Tuesday, September 14, 2010

p. 271-272 A New Birth of Freedom, Jaffa

How did the seceding states help Lincoln politically, and how did they hurt him militarily?
Read from here to the end of the paragraph on the next page.

p. 263 A New Birth of Freedom, Jaffa

In what regard can we say that "legislating morality" is the only way to secure the consent of the governed?

...Certainly the laws governing marriage and the family were as "domestic" as those concerning master and servant. The first platform of the Republican Party, in 1856, denounced the 'twin relics of barbarism, polygamy and slavery.' Jefferson, in his Bill for Proportioning Crimes and Punishment for Virginia in 1779, grouped, 'rape, sodomy, and bigamy' as felonies of equal heinousness. During the Lincoln-Douglas debates, Lincoln trapped Douglas with the inconsistency of his doctrine of popular sovereignty which presumably left the people of a territory or a state 'perfectly free' to decide for themselves what their domestic institutions would be. Yet Douglas would not accept Utah either as a territory or state unless polygamy was abolished.

It was clear to Lincoln, although not so clear to many of his contemporaries, that the 'consent of the governed' could be rightfully exercised only within the boundaries of a moral law that gives consent its validity but whose validity does not depend upon consent.

Monday, September 13, 2010

p. 256 A New Birth of Freedom, Jaffa

Did the states make the Union or did the Union make the states? What was the Jeffersonian/Madison view, and on what did they base their argument? What was the Davis/Calhoun view?

Sunday, September 12, 2010

p. 238 A New Birth of Freedom, Jaffa

What were the decisive tensions at play in Lincoln's 1st inaugural? What did he know and why couldn't he say it without destroying his chances of success?

p. 240 A New Birth of Freedom, Jaffa

What was Aristotle's complaint about the Sophists?

p. 239-240 A New Birth of Freedom, Jaffa

The economic situation of the Southern states in the Civil War was analogous to the economic position of the British during the Revolutionary War, and yet the Brits lost the Revolutionary War. "Great Britain never prosecuted the war against the American the way it would prosecute the war against Napoleon, largely because the Americans were never a threat to Britain's survival. Similarly, the Confederacy tried to present itself as no threat to the Union of the North. Its leaders spoke in terms of merely seeking independence on the same principles as their Revolutionary forebears." What was Lincoln's perspective on the situation of the Union toward the war? In what respect would a negotiated settlement with the South to avoid war have destroyed the principles of the founding, even for the North?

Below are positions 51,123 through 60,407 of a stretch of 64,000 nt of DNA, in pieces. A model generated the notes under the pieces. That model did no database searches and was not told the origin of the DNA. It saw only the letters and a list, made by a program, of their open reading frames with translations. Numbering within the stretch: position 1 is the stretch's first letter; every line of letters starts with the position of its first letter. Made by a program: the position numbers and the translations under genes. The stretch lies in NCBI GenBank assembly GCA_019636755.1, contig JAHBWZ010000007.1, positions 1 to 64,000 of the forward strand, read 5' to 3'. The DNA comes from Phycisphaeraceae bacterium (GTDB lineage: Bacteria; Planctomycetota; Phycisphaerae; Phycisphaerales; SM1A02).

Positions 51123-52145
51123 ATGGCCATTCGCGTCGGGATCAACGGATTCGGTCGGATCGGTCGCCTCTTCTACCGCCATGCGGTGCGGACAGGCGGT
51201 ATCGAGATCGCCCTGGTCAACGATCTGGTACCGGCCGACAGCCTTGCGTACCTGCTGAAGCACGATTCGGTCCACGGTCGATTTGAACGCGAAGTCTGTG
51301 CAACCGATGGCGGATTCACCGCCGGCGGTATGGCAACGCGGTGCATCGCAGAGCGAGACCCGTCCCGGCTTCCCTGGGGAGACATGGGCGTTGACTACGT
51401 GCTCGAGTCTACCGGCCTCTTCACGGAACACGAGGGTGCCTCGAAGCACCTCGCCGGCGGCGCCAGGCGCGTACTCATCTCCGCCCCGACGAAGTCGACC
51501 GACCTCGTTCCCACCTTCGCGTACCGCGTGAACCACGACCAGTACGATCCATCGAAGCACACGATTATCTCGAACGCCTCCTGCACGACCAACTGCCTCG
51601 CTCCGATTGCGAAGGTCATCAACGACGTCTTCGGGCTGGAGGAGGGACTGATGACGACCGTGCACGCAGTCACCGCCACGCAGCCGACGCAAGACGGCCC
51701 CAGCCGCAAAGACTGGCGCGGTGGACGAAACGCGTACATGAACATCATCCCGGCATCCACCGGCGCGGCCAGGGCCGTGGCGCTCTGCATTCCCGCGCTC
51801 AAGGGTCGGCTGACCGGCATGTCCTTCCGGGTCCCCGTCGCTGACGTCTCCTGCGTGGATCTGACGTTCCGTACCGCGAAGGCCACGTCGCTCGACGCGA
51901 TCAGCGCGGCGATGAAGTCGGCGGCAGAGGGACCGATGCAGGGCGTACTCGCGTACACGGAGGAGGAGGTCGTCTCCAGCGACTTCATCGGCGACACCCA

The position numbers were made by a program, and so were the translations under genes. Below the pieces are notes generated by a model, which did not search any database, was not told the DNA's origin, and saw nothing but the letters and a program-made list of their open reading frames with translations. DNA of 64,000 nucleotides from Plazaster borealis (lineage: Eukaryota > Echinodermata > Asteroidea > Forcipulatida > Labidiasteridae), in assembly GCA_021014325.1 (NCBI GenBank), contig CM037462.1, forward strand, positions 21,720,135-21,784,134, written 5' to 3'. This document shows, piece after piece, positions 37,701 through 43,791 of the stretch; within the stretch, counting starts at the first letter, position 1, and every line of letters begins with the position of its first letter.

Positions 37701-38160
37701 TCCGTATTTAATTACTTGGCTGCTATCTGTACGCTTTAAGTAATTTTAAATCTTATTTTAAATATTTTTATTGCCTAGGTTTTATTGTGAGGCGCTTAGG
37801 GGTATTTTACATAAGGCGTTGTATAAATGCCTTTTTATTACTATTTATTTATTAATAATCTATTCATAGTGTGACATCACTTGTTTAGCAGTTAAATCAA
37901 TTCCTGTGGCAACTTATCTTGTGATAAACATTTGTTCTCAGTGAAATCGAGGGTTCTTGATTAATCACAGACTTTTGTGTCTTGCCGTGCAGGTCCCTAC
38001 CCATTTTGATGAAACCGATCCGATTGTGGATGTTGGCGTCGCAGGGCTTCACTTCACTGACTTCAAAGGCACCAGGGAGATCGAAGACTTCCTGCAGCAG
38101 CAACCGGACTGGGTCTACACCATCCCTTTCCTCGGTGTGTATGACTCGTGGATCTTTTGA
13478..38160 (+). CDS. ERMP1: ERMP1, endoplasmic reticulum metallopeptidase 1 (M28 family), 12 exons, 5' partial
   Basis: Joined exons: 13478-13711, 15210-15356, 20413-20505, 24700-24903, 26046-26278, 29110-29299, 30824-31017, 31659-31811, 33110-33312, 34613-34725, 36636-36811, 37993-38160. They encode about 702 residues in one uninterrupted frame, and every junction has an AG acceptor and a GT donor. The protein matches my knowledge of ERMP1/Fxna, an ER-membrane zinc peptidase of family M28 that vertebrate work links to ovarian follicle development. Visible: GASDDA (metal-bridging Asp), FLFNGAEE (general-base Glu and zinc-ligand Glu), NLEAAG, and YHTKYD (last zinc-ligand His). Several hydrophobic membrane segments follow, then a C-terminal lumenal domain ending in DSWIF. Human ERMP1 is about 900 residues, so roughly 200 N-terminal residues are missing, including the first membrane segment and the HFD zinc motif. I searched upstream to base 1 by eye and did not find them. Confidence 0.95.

Read from the highlight here to the end of the first paragraph on the next page.

Saturday, September 11, 2010

p. 232 A New Birth of Freedom, Jaffa

The Civil War was not a matter of states rights vs. the national government. Make the case of that argument using the Fugitive Slave Law of 1850, which Pierce, Buchanan and Lincoln all enforced. Who was Anthony Burns?

[It's always important to remember that slavery was going to die either by the mathematics of the new territories and new states passing a Constitutional amendment, or under the weight of its own economic need to expand and its failure to do so. This impending failure must have had an impact upon the often conflicting political rhetoric of the South from Stephens, to Douglas, to Buchanan, to Davis, etc.]

p. 219-220 A New Birth of Freedom, Jaffa

Absolutely astounding defense of Rev. Jacob Gruber who had spoken at a Maryland camp meeting in Hagerstown, MD on the "national sin." Gruber goes to trial and picks the ablest of lawyers who delivers a defense worthy of Lincoln himself. Who was the lawyer and what did he say?

p. 230 A New Birth of Freedom, Jaffa

The South argued against majority rule, or "tyranny of the majority." Lincoln opposed this as well. What's the proper northern answer?

My answer: Today, people boil down the Civil War to state rights v. the Federal government. Modern progressives will put themselves on what they think is the side of Lincoln as they assert that the ever growing power of the Federal Govt is somehow in the tradition. Libertarians often do the same and fall into the trap of denigrating Lincoln. Looked at this way, "the tyranny of the majority" as seen by modern progressives and Libertarians is a disagreement over states v. the Federal Govt. Progressives see the Federal Govt as good, Libertarians see it as bad.

But Lincoln, and I hope most modern conservatives, see both modern progressives and libertarians as wrong in their interpretation. Lincoln did not see "the tyranny of the majority" as having anything to do with the preference of the Federal govt over the states or vice versa. Lincoln understood "tyranny of the majority" as it related to "all men created equal" by God as it is described in the Declaration. That is to say, Lincoln firmly believed in majority rule as long as it preserves the compact of the Declaration that all men are created equal.

p. 218 A New Birth of Freedom, Jaffa

What did Lincoln say that enraged the South the most and how, precisely, did Alexander Stephens say the exact same thing?